The affordable education loan option
London - Dancing reluctantly for the crowd, the blue-eyed, pale-skinned little girl looks lost and out of place.
The child, filmed just three weeks ago in the crime-ridden Roma settlement where she was found by police, is now at the centre of an international appeal to uncover her identity.
On Sunday, a charity caring for the girl, who is known as Maria and understood to be four years old, said she was treated like a “dancing bear” by the family she lived with - who exploited her innocent looks, making her beg for money.
Maria, who the Greek media dubbed the “blonde angel”, is the focus of a global Interpol investigation after she was found in the Tabakou gypsy settlement near Farsala, central Greece, during a drug and gun raid last week. Police grew suspicious as she bore no resemblance to the couple claiming to be her parents.
DNA tests showed she is not related to Hristos Salis, 39, and Eleftheria Dimopoulou, 40, who have been charged with child abduction. They will appear in court on Monday as it emerged:
- Police said they found a handgun and balaclava at the house where they found Maria.
- Around 5 000 inquiries have been made about the girl. Eight were described as promising, including four from the USA, and others from Sweden, France, Canada and Poland.
- The arrested couple’s family have defended two unsettling videos of Maria, saying she was not exploited. In the first video, from two years ago, she sucks on a dummy as she is made to twirl for the camera, being pushed and manhandled by a laughing Dimopoulou.
As she tries to wander off, the woman seizes her back. At one point, a young boy tries to join in, but the woman shoves him away.
In the latest footage, she appears with Maria Dimitriou, 21, grand-daughter of the gypsy camp’s leader. Mrs Dimitriou told the Mail: “Her mother sent her to join us on the stage. She liked dancing - she was not treated badly.”
Maria was “filthy and terrified” when social services took her to Athens-based charity Smile Of The Child on Wednesday.
Spokesman Panayiotis Pardalis said: “It was obvious that she was not a Roma girl. The little girl was terrified when she first came to us and didn’t talk at all, but she is now calm and has been playing with other kids.”
Director Costas Yannopoulos added: “She was living under bad conditions and was very dirty, but is now safe.”
She was released from hospital on Sunday, after tests were carried out on her teeth to try to determine her age. Mr Yannopoulos said evidence so far suggested she had been trafficked.
He told the Daily Mail: “In the footage you could see her dancing, going round and round like a little trained bear. I believe they were getting money from exploiting the child.”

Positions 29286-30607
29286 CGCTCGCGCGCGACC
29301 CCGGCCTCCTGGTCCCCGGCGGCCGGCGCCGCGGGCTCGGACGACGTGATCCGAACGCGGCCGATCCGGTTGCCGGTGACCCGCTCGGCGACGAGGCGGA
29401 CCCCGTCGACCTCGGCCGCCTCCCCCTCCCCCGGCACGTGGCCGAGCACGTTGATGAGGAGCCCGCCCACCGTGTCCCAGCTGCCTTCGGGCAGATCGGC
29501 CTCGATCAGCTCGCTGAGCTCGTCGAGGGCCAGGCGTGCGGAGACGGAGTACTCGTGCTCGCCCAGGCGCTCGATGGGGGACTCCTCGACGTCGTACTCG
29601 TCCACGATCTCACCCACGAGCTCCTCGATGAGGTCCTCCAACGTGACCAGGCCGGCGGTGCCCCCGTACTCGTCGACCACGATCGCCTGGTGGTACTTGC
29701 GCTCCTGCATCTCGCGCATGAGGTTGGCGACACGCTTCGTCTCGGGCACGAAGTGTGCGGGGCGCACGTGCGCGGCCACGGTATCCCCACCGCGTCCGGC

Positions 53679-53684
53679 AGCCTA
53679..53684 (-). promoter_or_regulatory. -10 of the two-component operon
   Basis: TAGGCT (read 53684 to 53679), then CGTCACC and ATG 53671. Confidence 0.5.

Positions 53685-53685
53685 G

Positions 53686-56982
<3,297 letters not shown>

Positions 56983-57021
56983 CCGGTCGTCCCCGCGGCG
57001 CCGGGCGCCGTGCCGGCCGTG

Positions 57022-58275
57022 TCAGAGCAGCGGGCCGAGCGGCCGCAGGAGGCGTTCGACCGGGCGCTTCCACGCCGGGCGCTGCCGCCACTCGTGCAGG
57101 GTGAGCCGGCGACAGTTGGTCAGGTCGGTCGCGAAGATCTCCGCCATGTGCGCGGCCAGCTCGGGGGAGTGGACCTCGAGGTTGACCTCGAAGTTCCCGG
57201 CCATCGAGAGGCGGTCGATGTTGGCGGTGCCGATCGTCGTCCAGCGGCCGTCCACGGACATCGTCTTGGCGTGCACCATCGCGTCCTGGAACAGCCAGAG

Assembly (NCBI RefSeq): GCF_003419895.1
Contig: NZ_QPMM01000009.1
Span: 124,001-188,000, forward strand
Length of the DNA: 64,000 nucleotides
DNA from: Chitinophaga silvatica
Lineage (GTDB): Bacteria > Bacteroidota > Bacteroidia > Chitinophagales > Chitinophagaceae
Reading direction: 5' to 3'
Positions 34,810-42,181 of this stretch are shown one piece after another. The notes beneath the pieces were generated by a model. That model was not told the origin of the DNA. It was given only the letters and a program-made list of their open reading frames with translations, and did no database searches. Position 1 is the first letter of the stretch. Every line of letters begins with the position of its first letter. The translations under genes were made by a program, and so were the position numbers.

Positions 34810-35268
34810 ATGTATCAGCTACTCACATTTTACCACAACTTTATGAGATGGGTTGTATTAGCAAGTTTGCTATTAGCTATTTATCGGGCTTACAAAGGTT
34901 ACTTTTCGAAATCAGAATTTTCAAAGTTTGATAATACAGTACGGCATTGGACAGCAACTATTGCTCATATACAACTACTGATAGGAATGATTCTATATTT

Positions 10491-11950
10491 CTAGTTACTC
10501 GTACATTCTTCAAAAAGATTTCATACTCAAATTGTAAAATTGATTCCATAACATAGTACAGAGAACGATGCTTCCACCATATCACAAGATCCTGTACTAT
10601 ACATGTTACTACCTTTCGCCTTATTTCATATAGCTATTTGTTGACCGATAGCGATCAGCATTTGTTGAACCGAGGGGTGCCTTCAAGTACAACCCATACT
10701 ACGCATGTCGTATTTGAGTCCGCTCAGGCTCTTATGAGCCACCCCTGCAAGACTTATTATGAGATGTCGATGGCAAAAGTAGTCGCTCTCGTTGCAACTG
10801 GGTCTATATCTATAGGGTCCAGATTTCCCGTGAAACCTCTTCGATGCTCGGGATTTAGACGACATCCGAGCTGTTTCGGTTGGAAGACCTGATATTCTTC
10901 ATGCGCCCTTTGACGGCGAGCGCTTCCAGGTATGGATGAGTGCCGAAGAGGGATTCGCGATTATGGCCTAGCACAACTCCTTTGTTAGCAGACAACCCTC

Dimopoulou’s daughter Panagiota, 18, who released the footage to local television, defended the video.
“Maria likes dancing,” she said. “She was only pushed in the video because she got too close to the camera. There is no way we would use her for money - that is a lie. We took her in because her mother could not look after her.”
Last night family members showed the Mail the house where Maria was found. They revealed a small but tidy brick home and claimed the only bedroom - with the only bed, a pink bedspread and cuddly toys - was reserved for her use. A cupboard, again the only one in the house, contained little girl’s shoes and other clothes.
Pictures released by police show the little girl’s blonde hair may have been dyed brown when she was younger - indicating the family may have wanted to hide her difference. But another daughter Emmannuella, 16, said Maria’s hair turned blonde naturally.
Mr Yannopoulos said it was “well known” that “there is a baby-trade conducted by gypsies between Romania, Bulgaria, Greece and England”.
The couple have told various stories - that she was abandoned by a Bulgarian woman, or found on a rubbish tip - but Mr Yannopoulos said it is more likely she is from Scandinavia.
Police said the family received more than £7 000 a month in benefits for the 14 children they claimed to have. Police chief Vassilis Halatsis added that the woman had two separate ID cards and names.
He said: “Of the children we have traced so far, just by looking at them you can see that there is very little or no resemblance at all to the parents.
“It is obvious that we are faced with a very well-organised racket, and it is certainly not the only one.”
Neighbours said the couple gave Maria special treatment because of her blonde hair. One woman, washing children’s clothes in a bathtub, said: “She was treasured because she was so beautiful... We all loved her.”
Salis’s brother Kostas added: “She had problems with her eyes. We took her to the doctor, we took her everywhere. We didn’t take her to sell her.”
Haralambos Dimitriou, 57, president of the gypsy settlement, said any conflicting accounts of how Maria came to the family were given “out of fear”.
Marietta Palavra, lawyer for the couple, said: “There is nothing but love and care between the Roma parents and the four-year-old girl.”
She said they could each face up to 10 years in prison if convicted. - Daily Mail